Syntax Proposal: Allow Java-like Object Literals after constructor calls to set properties on created objects.

Allen Wirfs-Brock Allen.Wirfs-Brock at microsoft.com
Wed Jun 30 13:52:03 PDT 2010


Not quite as concise but:

var stopButton = Object.create(ImageButton.prototype, {
 		image: {value: getImage('stop.png')},
  		size: {value: buttonSize},
  		toolTip: {value: 'Stop Running Scripts'},
  		onClick: {value:stopAll}
  	});

Of course, if you wanted something other than the default attribute values you would have to also add those.

Allen

> -----Original Message-----
> From: es-discuss-bounces at mozilla.org [mailto:es-discuss-
> bounces at mozilla.org] On Behalf Of Jeff Watkins
> Sent: Wednesday, June 30, 2010 10:26 AM
> To: Jürg Lehni
> Cc: es-discuss
> Subject: Re: Syntax Proposal: Allow Java-like Object Literals after constructor
> calls to set properties on created objects.
> 
> Just out of curiosity, what's wrong with the idiomatic Javascript way of passing
> an object literal as your last constructor argument? So your example becomes:
> 
> 	var stopButton = new ImageButton(this, {
> 		image: getImage('stop.png'),
> 		size: buttonSize,
> 		toolTip: 'Stop Running Scripts',
> 		onClick: stopAll
> 	});
> 
> Granted, you wind up with an extra comma...
> 
> On 30 Jun, 2010, at 10:05 AM, Jürg Lehni wrote:
> 
> > I am still interested in hearing more feedback on this. Maybe my examples
> were not so clear?
> >
> > As more real world example, taken from a UI library that I am working with,
> would look like this:
> >
> > 	var stopButton = new ImageButton(this) {
> > 		image: getImage('stop.png'),
> > 		size: buttonSize,
> > 		toolTip: 'Stop Running Scripts',
> > 		onClick: stopAll
> > 	};
> >
> >
> > Again, all the properties from the object literal immediately following the
> constructor call would then be set on the created object.
> >
> > Rhino allows me to use this already and it has been proven to be very useful in
> many occasions, leading to cleaner and more readable code.
> >
> > Jürg
> >
> > On 8 Jun 2010, at 20:57, Mike Samuel wrote:
> >
> >> A lot of people put opening semicolons on a new line, including the
> >> Rhino authors.
> >> How would semicolon insertion in this proposal interact with that
> >> formatting convention?
> >>   var runnable = new java.lang.Runnable()
> >>   {
> >>     run: function ()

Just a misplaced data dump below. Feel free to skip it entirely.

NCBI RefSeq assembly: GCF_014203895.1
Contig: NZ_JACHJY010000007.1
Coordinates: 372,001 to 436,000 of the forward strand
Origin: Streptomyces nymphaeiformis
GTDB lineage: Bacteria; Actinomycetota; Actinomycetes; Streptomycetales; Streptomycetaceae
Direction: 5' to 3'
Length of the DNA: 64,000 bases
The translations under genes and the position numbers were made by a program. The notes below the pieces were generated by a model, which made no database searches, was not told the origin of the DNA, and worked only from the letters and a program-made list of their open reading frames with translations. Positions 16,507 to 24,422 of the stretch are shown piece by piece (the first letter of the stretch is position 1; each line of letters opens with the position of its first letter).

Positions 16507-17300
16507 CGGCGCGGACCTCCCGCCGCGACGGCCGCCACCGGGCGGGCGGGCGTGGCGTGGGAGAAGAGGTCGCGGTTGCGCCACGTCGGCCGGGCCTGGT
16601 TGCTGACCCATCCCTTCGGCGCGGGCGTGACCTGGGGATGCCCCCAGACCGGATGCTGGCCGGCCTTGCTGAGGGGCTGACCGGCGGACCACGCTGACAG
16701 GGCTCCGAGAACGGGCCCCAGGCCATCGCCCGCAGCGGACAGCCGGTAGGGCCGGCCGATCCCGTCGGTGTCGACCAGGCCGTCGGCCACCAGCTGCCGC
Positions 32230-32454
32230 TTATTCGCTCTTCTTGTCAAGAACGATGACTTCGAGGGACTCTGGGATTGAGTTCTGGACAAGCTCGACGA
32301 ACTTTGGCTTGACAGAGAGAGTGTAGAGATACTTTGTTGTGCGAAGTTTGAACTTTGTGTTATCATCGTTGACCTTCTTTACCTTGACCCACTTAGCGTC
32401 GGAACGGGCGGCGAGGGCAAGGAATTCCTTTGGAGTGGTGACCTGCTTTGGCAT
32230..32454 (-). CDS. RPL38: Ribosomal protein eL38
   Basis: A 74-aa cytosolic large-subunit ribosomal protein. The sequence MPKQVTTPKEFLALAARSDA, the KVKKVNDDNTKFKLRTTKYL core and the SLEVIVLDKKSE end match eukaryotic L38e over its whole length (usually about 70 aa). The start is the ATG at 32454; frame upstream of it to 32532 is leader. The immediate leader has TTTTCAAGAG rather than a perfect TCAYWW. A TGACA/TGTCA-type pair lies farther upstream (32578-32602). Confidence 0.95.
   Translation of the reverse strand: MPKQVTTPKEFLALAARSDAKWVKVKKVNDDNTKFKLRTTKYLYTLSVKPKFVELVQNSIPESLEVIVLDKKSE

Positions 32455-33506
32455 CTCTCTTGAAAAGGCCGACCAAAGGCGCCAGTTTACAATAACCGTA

> >>     {
> >>     }
> >>   };
> >>
> >>
> >> 2010/6/8 Jürg Lehni <lists at scratchdisk.com>:
> >>> This simple proposal is inspired by an extension of Rhino that currently
> allows to implement its syntax for anonymous Java interface implementation.
> Here an example that creates an anonymous class implementing the Runnable
> interface and defining the run method in an anonymous object literal that
> (mimicking a Java code block) immediately following the constructor call:
> >>>
> >>> var runnable = new java.lang.Runnable() {
> >>>       run: function() {
> >>>       }
> >>> };
> >>>
> >>> When looking deeper into how Rhino achieves this syntax, I found out that it
> simply appends the following anonymous object literal to the list of arguments
> of whatever constructor came before. So the following code works in Rhino and
> prints the content of the hello string to the console:
> >>>
> >>> function Test(obj) {
> >>>       print(obj.hello);
> >>> }
> >>>
> >>> new Test() {
> >>>       hello: 'Greetings, I am an anonymous object literal'
> >>> };
> >>>
> >>> For the Illustrator scripting plugin http://scriptographer.org I came up with
> the convention to (ab)use this non-standard feature to allow setting of
> properties on freshly created objects, by extending the underlying Java proxy
> objects to automatically detect such a passed object literal, iterate through its
> properties and set them on the newly created object (In Scriptographer it is then
> also removed from the argument list). Soon it became apparent that this is very
> useful and also leads to cleaner code. I therefore started to wonder if this would
> make sense as an syntax extension in ES5. Here another example.
> >>>
> >>> function MyConstructor(param) {
> >>>       print(param); // Should not print the object literal }
> >>>
> >>> var obj = new MyConstructor() {
> >>>       property: 'This will be automatically set on the created object'
> >>> };
> >>>
> >>> print(obj.property); // 'This will...created object'
> >>>
> >>> So far I cannot see any syntax conflicts.
> >>>
> >>> I am wondering what you all think of this proposal and look forward to your
> thoughts.
> >>>
> >>> Jürg
> >>> _______________________________________________
> >>> es-discuss mailing list
> >>> es-discuss at mozilla.org
> >>> https://mail.mozilla.org/listinfo/es-discuss
> >>>
> >
> > _______________________________________________
> > es-discuss mailing list
> > es-discuss at mozilla.org
> > https://mail.mozilla.org/listinfo/es-discuss
> 
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